-Significantly affects mood and behavior
-Can increase appetite
-Has been linked to seizures, migraines, hives, Multiple Sclerosis and nerve dysfunction
-No nutritional value
-200 times sweeter than sucrose – loses sweetness when heated
Saccharin Sweet ’N Low
-Known cancer causing agent in rats after 2 generations of use
-300 times sweeter than sucrose
-Is not recommended in pregnancy
-Cannot be consumed by those with allergies to sulfa drugs
-Associated with headaches, diarrhea, skin rashes and breathing difficulties
-No nutritional value
Sucralose Splenda
-600 times sweeter than sucrose
–does not lose sweetness when heated
-No nutritional value
-Is not at all related to sugar.  It is a chlorine containing molecule that was initially developed as an insecticide
-Associated with bloating, gas, diarrhea, nausea, rash, hives redness, itching, swelling, wheezing, cough, runny nose, chest pains, palpitations, anxiety, anger, moods swings, depression, and itchy eyes
-Associated with reduced number of beneficial gut bacteria in rats
-Interferes with absorption of prescription medication

So What are We Supposed to Do? 

While artificial sweeteners and excess sugar are known to cause a myriad of health concerns and diseases, the fact remains that sugar is a crucial element to both pleasure and health.  So the question arises, how do you ensure that you get enough sugar without adversely affecting your health?

The answer is to choose unrefined, naturally occurring foods and to consume those high in sugar in moderation.  Below is a list of sources of naturally occurring sugars.  Honey and maple syrup can be used to substitute for table sugar, as they are equal in sweetness, but contain far more beneficial nutrients then simply glucose.  Certain fruits can also be substituted for table sugar in baking for more interesting and nutritious baked goods.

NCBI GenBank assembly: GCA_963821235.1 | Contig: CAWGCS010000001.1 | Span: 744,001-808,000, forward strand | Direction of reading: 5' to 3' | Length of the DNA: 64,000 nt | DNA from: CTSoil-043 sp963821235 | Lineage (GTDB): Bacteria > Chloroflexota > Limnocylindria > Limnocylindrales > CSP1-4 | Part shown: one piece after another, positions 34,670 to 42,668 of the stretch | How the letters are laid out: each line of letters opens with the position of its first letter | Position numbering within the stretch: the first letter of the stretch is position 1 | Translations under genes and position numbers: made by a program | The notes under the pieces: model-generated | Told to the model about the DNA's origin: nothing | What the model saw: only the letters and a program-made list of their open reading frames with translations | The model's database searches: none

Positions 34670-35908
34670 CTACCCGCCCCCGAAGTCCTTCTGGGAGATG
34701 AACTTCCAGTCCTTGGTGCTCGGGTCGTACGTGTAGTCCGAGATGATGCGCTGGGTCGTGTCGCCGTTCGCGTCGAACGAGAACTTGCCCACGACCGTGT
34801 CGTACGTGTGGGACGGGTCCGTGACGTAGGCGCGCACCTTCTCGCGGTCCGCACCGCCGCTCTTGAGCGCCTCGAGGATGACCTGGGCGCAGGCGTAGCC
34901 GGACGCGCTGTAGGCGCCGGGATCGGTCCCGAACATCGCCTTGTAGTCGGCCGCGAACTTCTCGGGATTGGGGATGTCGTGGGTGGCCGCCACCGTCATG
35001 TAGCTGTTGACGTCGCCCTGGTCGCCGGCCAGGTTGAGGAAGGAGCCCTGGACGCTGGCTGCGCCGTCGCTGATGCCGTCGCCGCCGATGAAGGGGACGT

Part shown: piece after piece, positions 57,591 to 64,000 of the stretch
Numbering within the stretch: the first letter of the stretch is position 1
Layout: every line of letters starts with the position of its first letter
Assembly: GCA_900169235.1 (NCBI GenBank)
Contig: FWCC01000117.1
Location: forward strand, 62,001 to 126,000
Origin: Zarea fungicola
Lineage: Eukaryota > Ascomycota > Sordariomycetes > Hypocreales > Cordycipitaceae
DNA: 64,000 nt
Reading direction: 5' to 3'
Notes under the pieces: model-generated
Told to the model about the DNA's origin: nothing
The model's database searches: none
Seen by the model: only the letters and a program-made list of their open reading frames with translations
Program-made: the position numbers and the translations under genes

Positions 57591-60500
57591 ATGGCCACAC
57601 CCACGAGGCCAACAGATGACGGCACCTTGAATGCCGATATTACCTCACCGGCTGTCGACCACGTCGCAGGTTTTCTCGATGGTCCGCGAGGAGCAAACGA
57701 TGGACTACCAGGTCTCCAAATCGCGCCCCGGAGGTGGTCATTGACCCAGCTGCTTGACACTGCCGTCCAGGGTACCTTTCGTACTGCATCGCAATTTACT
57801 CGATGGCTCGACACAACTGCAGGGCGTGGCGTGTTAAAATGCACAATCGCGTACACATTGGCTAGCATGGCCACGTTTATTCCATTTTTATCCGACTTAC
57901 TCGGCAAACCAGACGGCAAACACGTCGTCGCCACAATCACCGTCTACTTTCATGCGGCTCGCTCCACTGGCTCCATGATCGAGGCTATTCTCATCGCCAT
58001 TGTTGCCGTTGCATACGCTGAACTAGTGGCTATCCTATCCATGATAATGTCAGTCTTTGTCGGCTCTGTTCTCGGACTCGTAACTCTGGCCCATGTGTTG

Vegetables

  • Vegetables are composed of complex carbohydrates (or starch), which are very long chains of glucose.  These starches are broken down and absorbed slowly over time, reducing the insulin spike associated with simple carbohydrates (table sugar).
  • Added benefits include high vitamin, mineral and fibre contents
  • Beets, pumpkin and carrots can be used in baking such as cakes and breads to add sweetness and a variety of other important nutrients

Fruits        

  • Fruits contain fructose, which does not create the insulin spike associated with glucose
  • While consuming large quantities of high-fructose containing foods (such as corn syrup) is related to increased cardiovascular risk, consuming whole fruits is beneficial to the body.
  • Added benefits include high vitamin, mineral and fibre contents
  • Apples, pears and dates can be added to cookies and squares for natural sweetness and a wide variety of beneficial vitamins and minerals.

Honey         

  • Honey is high in Vitamin B6 and riboflavin
  • Excellent source of iron and manganese
  • Contains many other vitamins, minerals and protein
  • Antioxidant and enzyme activity
  • Beneficial to health gut bacteria due to its nutrient content
  • Anti-microbial activity – known to help the immune system
  • Equally as sweet as table sugar
  • Not recommended for infants under the age of 1 due to immature digestive tract
  • Honey can replace table sugar in any recipe at a 1:1 ratio

Maple Syrup         

  • Excellent source of manganese (2 Tbsp. = 37.7% daily requirements)
  • Contains zinc, potassium and calcium
  • Has been shown to inhibit two sugar-metabolizing enzymes associated with Type 2 Diabetes.
  • Contains antioxidant enzymes that reduce free radical damage to cells
  • Maple syrup can replace table sugar in any recipe at a 1:1 ratio